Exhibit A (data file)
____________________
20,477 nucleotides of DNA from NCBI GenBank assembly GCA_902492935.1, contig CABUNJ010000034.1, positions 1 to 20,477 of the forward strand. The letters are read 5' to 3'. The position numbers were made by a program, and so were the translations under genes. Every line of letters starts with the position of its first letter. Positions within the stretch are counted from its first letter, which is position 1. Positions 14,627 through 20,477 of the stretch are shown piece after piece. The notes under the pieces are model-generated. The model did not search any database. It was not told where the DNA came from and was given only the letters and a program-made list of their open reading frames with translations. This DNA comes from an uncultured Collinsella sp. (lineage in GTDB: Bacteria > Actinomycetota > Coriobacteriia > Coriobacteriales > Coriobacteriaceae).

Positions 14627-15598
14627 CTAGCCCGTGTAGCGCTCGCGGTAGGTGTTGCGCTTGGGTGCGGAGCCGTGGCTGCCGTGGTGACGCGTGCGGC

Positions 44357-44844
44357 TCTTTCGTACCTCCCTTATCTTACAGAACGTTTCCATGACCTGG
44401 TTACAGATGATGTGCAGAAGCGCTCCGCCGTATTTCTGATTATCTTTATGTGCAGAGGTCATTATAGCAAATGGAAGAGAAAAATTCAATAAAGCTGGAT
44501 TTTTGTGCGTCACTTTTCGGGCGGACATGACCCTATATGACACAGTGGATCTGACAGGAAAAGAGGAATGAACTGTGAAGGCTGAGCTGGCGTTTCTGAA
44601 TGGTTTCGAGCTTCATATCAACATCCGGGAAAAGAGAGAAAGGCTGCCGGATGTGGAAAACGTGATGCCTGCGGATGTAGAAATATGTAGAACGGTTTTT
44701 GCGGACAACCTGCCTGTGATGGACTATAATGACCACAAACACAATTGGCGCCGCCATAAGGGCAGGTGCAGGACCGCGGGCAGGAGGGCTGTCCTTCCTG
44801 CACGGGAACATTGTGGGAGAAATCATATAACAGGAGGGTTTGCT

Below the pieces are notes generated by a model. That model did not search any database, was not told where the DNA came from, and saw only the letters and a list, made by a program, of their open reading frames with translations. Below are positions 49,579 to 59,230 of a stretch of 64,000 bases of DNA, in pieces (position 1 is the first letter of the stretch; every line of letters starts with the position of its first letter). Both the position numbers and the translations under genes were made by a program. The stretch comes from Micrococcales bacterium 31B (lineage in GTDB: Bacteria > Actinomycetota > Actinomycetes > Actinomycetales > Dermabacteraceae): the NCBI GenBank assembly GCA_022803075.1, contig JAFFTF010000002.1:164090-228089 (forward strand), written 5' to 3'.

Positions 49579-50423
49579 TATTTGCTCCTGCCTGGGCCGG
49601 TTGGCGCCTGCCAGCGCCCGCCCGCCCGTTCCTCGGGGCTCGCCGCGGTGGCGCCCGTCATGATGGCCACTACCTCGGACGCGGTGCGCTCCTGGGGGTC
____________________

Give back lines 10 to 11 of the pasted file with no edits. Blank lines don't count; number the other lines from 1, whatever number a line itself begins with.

44801 CACGGGAACATTGTGGGAGAAATCATATAACAGGAGGGTTTGCT

Below the pieces are notes generated by a model. That model did not search any database, was not told where the DNA came from, and saw only the letters and a list, made by a program, of their open reading frames with translations. Below are positions 49,579 to 59,230 of a stretch of 64,000 bases of DNA, in pieces (position 1 is the first letter of the stretch; every line of letters starts with the position of its first letter). Both the position numbers and the translations under genes were made by a program. The stretch comes from Micrococcales bacterium 31B (lineage in GTDB: Bacteria > Actinomycetota > Actinomycetes > Actinomycetales > Dermabacteraceae): the NCBI GenBank assembly GCA_022803075.1, contig JAFFTF010000002.1:164090-228089 (forward strand), written 5' to 3'.